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22.12.2015 Social News

Girl Power Project close-out

By GNA
Girl Power Project close-out
LISTEN DEC 22, 2015

Koforidua, Dec 22, GNA - Plan International Ghana Girl Power Project (GPP) has close-out in Ghana.

The project was implemented over a five-year period in nine districts and 250 communities in three regions of Ghana; namely the Eastern, Upper West and Ashanti.

The completion of this essential project ensured that girls and young women were given a chance to develop and achieve their full potential.

The GPP which was developed by six civil society organizations in the Netherlands who worked together in the Girl Power Alliance (GPA) was led by Plan Netherlands.

The project has been implemented by the six Dutch alliance member organizations and their local civil society partner organizations in 10 programme countries, including Ghana.

Mr Prem Shukla, Country Director of Plan International Ghana in his address in Koforidua on the occasion of the close-out of the GPP; said the project focused on four UN-promoted thematic areas relevant for the Millennium Development Goal (MDG) three.

He said there were enormous contributions of the GPP in the area of post primary education; stating that 'a total of seven schools (two primary and five junior high schools) had been constructed in Kpando, Wa West and Akwapim North Districts'.

He said 196 head teachers and 20 Circuit supervisors from four districts had been trained on how to provide leadership for learning.

'One area that made significant impact in the domain of education is the Girls' Camp that was organized for 1552 girls who were mentored and trained to develop skills in entrepreneurship, Mathematics, English and Science.

'A total of 2550 children have received in kind scholarship packages,' the Country Director said.

He observed that 400 children's club patrons and executives had been trained on leadership skills, child participation, violence and abuse, just to mention a few.

Mr Shukla said football league was organized as part of the activities under the GPP to support a healthy life, improve confidence and team building spirit among the girls.

He said protection against violence was one key area in the GPP which sought to support and create opportunities for the empowerment of girls and young women.

He noted that community durbars on violence against girls and young women were held in 250 project communities reaching over 500,000 people.

Mr Shukla said a total of 260 Rights of Children's Clubs were established in all three regions and community based child protection teams were established in 250 communities all over the country with eight districts child panels strengthened in project districts.

'To ensure they are equipped with the needed knowledge, several trainings and workshops were organized to curtail violence within their respective districts and communities.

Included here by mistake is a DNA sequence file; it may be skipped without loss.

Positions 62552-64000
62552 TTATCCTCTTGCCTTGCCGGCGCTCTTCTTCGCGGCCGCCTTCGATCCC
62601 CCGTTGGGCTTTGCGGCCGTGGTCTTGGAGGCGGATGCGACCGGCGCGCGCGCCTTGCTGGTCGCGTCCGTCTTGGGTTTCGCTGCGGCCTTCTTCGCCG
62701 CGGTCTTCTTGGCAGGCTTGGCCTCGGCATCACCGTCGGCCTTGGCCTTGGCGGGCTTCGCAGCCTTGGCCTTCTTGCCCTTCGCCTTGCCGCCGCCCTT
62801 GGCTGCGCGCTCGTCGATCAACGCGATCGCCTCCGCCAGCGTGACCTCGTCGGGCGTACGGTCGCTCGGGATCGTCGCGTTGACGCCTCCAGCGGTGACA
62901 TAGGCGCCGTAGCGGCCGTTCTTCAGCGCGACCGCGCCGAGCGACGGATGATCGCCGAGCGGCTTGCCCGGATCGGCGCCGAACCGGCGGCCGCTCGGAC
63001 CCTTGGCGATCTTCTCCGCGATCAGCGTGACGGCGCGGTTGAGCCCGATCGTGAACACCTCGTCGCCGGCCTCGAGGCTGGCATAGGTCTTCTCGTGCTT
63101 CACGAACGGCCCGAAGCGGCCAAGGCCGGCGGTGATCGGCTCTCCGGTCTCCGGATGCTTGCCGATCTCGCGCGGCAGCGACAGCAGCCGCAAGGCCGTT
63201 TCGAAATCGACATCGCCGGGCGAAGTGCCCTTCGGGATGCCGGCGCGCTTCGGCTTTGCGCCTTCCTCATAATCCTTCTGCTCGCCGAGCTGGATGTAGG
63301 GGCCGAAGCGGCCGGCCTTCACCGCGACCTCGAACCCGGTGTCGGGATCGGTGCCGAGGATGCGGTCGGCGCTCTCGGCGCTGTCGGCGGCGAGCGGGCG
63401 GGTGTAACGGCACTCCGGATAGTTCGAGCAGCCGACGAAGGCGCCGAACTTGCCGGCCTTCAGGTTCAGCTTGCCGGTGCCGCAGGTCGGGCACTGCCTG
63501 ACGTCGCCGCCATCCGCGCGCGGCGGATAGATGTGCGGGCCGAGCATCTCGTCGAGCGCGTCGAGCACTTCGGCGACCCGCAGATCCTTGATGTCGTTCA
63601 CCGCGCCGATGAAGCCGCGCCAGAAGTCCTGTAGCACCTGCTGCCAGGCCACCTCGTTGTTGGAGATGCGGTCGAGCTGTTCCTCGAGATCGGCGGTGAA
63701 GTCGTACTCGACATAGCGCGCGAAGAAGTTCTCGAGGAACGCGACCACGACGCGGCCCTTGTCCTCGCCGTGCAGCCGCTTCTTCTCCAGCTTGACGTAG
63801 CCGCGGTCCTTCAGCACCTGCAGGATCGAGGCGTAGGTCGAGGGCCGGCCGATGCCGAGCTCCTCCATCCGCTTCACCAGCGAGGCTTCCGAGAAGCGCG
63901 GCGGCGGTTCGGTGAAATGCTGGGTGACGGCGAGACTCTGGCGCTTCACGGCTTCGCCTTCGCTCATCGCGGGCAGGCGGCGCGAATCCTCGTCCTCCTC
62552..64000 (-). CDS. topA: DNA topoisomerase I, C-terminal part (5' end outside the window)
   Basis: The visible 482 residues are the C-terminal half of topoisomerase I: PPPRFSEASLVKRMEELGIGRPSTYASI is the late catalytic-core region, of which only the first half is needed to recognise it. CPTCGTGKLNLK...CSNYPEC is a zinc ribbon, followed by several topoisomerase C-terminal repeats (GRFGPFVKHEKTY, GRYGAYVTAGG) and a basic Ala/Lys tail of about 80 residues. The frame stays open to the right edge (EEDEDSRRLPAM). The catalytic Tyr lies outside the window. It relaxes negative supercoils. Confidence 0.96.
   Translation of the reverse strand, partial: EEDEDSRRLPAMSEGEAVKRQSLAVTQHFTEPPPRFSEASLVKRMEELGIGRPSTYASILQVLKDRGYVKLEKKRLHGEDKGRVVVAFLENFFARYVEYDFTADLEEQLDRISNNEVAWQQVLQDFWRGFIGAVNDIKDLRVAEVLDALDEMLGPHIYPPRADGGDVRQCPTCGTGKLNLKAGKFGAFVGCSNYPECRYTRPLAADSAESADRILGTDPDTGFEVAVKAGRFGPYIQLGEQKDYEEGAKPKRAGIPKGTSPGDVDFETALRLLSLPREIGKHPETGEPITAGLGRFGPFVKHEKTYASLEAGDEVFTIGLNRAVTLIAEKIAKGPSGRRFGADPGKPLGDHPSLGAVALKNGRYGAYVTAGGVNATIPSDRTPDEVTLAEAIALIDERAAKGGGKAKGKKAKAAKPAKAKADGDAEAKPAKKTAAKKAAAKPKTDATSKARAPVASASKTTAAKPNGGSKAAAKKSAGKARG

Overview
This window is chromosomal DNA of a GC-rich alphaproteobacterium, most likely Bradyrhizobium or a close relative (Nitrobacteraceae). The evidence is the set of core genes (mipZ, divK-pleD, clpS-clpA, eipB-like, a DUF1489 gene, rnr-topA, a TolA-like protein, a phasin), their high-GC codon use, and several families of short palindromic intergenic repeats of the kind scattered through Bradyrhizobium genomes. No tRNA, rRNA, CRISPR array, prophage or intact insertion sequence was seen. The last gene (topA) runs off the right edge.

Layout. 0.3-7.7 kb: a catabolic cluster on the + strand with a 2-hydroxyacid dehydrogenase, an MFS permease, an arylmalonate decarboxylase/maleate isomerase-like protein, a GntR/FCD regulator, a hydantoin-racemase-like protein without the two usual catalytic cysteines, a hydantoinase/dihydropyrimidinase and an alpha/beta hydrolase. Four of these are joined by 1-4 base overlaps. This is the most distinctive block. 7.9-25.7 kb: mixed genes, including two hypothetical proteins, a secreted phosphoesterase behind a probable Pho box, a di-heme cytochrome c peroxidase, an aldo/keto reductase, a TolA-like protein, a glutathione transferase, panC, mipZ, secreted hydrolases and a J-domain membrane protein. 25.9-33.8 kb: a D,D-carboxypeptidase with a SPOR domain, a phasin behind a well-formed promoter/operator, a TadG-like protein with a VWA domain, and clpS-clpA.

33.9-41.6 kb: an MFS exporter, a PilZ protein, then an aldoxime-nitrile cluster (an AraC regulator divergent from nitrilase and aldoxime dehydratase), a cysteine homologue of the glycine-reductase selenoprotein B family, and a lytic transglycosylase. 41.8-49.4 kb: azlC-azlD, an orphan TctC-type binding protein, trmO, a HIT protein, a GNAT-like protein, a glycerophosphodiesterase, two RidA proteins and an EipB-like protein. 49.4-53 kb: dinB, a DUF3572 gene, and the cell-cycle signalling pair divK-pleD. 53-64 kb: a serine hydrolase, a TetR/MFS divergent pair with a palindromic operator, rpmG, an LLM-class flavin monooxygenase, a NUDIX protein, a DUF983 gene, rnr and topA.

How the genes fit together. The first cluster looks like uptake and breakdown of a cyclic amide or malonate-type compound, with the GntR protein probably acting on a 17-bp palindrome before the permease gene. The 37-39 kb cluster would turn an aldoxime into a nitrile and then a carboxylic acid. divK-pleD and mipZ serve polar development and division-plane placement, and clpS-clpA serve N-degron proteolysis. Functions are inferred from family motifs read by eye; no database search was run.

'The Child Helpline is being piloted in collaboration with the Africa Movement for Prevention of Child Abuse Neglect (AMPCAN) to operate in Akwapem North district to create a crucial platform for children to access child friendly protection services.

'Indeed, the GPP made strides in empowering the youth economically by organizing vocational skills training for 644 youth and mentoring programmes for out of school young women, he said.

The Country Director said the project also organized capacity building training to strengthen professional institutions.

He said a total of 180 staff from Domestic Violence and Victim Support Unit of the Ghana Police Service, the Department of Social Development, the National Commission on Civic Education and Ghana Education Service had been trained in all districts on gender based violence and violence against girls and young women.

He said in addition, 175 district assembly members and officials had been trained on child protection, prevention and response issues as well as gender equality.

Mr Shukla said: 'Plan International seeks to bring lasting change in the lives of children and their communities.

'The GPP I believe has exemplified this by working with strong partners and have over the past five years made informed decisions to affect the lives of girls and young women in these three regions.

'We hope that all professional institutions with the support received under the GPP will work efficiently with other partners and stakeholders long after the GPP is over to ensure that there is a renewed opportunity to embed gender relations into the structures of our society especially at a time where gender equality is placed at the centre of the new Sustainable Development Agenda.'

The Country Director extended his sincere gratitude to the Ministry of Foreign Affairs of the Netherlands for its funding support for the GPP.

He also lauded the AMPCAN, Defense for Children International Ghana, the Ghana NGO Coalition on the Rights of the Child, CRRECENT, SILDEP, The Ark Foundation, CAPECS and all other partner and stakeholders for their contribution towards making this project a success.

Muniratu Shamsudeen, a pupil of Kukurantumi Islamic Junior High School and a beneficiary of the GPP, who shared her testimony, said the project had helped build her self-esteem, exposed her to leadership techniques, and helped her to be more sociable to aid sharing ideas amongst her peers. GNA.

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